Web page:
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The Worst Lie by Shauna Bickley / #Interview #BlogTour @rararesources @ShaunaBickley



A Lexie Wyatt murder mystery, #2

Madelaine had everything she wanted.
Friends, a successful film career, and a loving boyfriend.
Then she was dead…

Lexie’s friend Helen was part of a close-knit group at university. Now, ten years later, Helen is fearful when another of the group reappears and suggests a reunion.

Lexie contrives an invitation to the weekend get-together at one of England’s ancient stone circles where one of the group admits they believe their long-dead friend was murdered.

Lexie discovers each of the group has secrets and each has lied, but could they also have committed murder?

There is another death at the stone circles, and Lexie uncovers information that may connect the two crimes… and implicate her good friend.

Is someone targeting the former students, or is the killer one of the group?




Hello and thanks for inviting me on your blog.

– When and where do you prefer to write?

I’m a morning person and I’m generally more creative earlier in the day so I like to write then, but I don’t have a hard and fast rule about it. I do try to get work done on the current book before getting sucked into emails and social media. If I’m in a flow and the scenes are coming then it doesn’t matter what time of day it is. Part of the mind-set of being an ‘almost’ fulltime writer is treating it as a job rather than writing only when the muse strikes.

– Do you have a certain ritual?

Not really. I try to keep things as flexible as possible because I think it’s too easy to fool yourself into thinking that if one part of the ritual isn’t there then you can’t write. I do like to go for a walk first thing and then come home and write but that’s a preference not a necessity. I often find ideas come when I’m walking and thinking about the upcoming scenes and action, and then I’m ready to write when I arrive home.

– Is there a drink or some food that keeps you company while you write?

Unlike most people I know I’m not a coffee drinker. I spent some time in England last year where I discovered Elderflower cordial and I enjoy that mixed with still or sparkling water. We also had an abundance of citrus in the garden over winter and bought a hand press to juice the fruit and freeze some and so I’m enjoying plenty of vitamin C right now.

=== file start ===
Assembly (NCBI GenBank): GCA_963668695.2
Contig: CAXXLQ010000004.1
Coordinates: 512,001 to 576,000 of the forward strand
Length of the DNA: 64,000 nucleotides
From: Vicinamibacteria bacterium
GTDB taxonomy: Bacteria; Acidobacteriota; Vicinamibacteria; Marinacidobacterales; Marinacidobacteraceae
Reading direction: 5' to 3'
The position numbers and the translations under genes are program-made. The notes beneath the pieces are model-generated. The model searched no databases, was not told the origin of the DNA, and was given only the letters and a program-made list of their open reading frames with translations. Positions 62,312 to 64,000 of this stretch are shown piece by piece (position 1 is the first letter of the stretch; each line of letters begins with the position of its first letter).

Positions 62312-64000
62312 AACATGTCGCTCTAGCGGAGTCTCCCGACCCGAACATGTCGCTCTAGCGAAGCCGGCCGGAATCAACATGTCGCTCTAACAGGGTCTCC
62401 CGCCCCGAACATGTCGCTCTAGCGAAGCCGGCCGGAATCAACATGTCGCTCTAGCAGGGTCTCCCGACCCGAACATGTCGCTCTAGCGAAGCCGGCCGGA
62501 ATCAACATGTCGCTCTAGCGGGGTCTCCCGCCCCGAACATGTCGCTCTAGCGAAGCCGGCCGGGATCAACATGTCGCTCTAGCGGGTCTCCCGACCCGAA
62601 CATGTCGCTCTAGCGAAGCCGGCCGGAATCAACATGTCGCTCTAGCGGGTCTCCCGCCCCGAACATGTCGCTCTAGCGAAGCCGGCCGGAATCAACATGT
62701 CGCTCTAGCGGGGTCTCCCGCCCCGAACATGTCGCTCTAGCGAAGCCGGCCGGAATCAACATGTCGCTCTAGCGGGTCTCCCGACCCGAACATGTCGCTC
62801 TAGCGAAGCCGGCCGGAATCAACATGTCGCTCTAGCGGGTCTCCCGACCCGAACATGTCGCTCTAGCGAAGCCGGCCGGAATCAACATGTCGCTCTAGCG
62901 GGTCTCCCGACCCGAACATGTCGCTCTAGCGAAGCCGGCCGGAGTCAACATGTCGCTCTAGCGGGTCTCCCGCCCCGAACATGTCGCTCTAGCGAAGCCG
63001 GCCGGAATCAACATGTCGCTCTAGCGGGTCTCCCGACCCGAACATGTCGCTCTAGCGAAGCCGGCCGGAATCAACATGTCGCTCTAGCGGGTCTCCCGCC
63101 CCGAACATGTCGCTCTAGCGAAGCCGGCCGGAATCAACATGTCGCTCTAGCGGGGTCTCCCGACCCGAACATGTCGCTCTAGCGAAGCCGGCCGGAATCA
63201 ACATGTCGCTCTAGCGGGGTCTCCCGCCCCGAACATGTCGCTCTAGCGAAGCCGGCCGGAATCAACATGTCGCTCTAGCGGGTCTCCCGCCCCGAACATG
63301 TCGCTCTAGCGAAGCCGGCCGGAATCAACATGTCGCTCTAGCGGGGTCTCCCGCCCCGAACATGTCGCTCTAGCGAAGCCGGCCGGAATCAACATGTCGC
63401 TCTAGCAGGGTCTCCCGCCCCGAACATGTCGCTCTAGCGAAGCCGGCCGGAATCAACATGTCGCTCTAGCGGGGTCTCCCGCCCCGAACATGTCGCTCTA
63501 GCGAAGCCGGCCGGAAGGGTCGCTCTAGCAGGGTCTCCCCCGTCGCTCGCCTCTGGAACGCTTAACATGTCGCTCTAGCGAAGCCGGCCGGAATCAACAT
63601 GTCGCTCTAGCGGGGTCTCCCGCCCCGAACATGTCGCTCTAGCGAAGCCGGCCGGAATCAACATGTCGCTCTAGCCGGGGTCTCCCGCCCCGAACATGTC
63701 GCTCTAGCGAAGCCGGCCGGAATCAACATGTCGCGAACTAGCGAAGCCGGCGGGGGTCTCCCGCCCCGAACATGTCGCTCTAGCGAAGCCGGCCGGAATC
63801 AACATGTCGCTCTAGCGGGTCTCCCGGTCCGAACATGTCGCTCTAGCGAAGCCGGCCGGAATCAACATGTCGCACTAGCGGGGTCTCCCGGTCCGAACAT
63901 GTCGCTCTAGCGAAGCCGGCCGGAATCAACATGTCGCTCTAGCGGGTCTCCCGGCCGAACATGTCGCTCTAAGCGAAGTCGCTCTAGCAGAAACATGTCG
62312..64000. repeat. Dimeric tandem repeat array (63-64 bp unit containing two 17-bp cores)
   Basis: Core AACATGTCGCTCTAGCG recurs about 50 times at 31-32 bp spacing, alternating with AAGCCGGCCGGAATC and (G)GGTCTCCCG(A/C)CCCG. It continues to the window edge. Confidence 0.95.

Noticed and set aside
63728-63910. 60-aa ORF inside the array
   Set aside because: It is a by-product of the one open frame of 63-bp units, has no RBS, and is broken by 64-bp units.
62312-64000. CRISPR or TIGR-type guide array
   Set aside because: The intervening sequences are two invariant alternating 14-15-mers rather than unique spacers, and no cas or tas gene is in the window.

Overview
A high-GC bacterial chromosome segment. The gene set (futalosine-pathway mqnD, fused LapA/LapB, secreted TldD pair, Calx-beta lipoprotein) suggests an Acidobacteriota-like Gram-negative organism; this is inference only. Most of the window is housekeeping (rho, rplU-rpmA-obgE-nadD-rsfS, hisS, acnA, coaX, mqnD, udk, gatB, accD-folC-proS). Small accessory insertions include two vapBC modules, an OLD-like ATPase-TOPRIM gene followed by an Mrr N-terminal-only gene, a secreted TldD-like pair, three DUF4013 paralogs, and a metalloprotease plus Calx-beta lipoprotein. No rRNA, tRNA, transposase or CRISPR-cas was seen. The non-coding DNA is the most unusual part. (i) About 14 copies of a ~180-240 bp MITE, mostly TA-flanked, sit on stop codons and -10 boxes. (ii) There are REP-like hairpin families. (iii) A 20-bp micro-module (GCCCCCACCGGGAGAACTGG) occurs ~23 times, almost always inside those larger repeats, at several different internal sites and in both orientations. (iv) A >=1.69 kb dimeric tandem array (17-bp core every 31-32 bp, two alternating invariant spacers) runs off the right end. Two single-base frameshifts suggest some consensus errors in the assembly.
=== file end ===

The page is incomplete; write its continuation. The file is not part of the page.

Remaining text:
– What is your favourite book?

Such a difficult question! I’m not sure I have a favourite book but if I had to select a book to take to a desert island (or self-isolate) then I’d probably go for Stephen Donaldson’s First Chronicles of Thomas Covenant as the three books together make a good, long read and it’s a set of books that I enjoyed but haven’t read for quite a few years, or perhaps on the same thinking the Harry Potter novels.

– Do you consider writing a different genre in the future?

Crime fiction is my favourite genre for reading and writing but I also write women’s contemporary fiction which to me means elements of everyday life mixed together with drama, romance and sometimes a mystery. At the moment that feels like enough.

– Do you sometimes base your characters on people you know?

No. Like a lot of writers I’m a people-watcher and I sometimes use an individual characteristic, or I see an outfit and think yes, that’s something that character would wear, or I copy the flow of overheard dialogue to give more authenticity to a character’s voice, but it’s merely a snippet of something to add to a character that’s already created. I’ve never based an entire character on someone I know.

– Do you take a notebook everywhere in order to write down ideas that pop up?

I used to but I find the note app on my phone more useful these days. Noting down ideas is a necessity or else I forget.

– Which genre do you not like at all?

Horror. I already have a vivid imagination which works overtime if I watch or read anything scary.

– If you had the chance to co-write a book. Whom would it be with?

Someone like Liane Moriarty. She writes beautiful prose but her books all have good plots and while they’re not necessarily crime novels there’s generally an element of a puzzle or mystery to work out.

– If you should travel to a foreign country to do research, which one would you chose and why?

Last year I visited England and parts of Europe and while research wasn’t the reason for the trip I spent several weeks in Italy. Some of the places I visited there were in the spirit of research for an idea I have for a time-slip novel. Goodness knows if I’ll ever come up with an entire plot but I had fun researching.

Many thanks again and happy reading to you and your followers, Shauna xx

Thank you, Shauna Bickley and Rachel’s Random Resources


About the author

Shauna writes mysteries featuring characters who aren’t afraid to go looking for murderers and generally get themselves in all sorts of danger. In real life, Shauna doesn’t do any of those things.

When she can’t come up with a murderous plot, she also likes to write about ordinary people pushed into extraordinary situations. Underneath all that criminal intrigue is a true romantic who likes to see the magic and mystery in everyday life.